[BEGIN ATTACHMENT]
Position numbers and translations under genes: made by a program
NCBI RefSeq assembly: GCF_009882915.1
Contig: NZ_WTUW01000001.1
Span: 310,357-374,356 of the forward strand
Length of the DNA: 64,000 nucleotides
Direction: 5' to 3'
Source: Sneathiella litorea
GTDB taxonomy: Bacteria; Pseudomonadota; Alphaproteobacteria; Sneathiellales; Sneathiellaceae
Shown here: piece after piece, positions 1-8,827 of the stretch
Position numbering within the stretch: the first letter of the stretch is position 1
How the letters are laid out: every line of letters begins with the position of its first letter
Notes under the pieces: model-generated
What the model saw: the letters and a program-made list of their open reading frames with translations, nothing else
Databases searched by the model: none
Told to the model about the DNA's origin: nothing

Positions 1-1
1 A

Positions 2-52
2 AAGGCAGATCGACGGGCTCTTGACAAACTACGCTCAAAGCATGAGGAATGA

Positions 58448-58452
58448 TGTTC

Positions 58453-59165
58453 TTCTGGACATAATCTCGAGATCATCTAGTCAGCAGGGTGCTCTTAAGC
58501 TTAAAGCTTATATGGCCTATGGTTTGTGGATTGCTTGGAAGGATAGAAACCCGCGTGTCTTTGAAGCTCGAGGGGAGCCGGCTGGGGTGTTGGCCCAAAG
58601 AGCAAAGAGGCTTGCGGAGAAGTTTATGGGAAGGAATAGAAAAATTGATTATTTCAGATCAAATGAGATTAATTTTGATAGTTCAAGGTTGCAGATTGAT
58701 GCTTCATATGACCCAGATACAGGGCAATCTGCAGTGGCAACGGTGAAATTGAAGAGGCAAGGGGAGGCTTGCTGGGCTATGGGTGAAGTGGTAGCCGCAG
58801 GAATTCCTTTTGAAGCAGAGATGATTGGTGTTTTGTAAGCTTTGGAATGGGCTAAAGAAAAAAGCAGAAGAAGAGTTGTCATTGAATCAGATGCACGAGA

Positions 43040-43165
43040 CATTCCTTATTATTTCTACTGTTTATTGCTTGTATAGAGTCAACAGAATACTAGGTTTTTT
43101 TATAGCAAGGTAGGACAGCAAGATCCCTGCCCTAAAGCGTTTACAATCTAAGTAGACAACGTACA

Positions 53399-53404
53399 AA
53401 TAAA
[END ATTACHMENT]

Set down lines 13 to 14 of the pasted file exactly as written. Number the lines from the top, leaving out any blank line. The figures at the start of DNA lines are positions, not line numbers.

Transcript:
What the model saw: the letters and a program-made list of their open reading frames with translations, nothing else
Databases searched by the model: none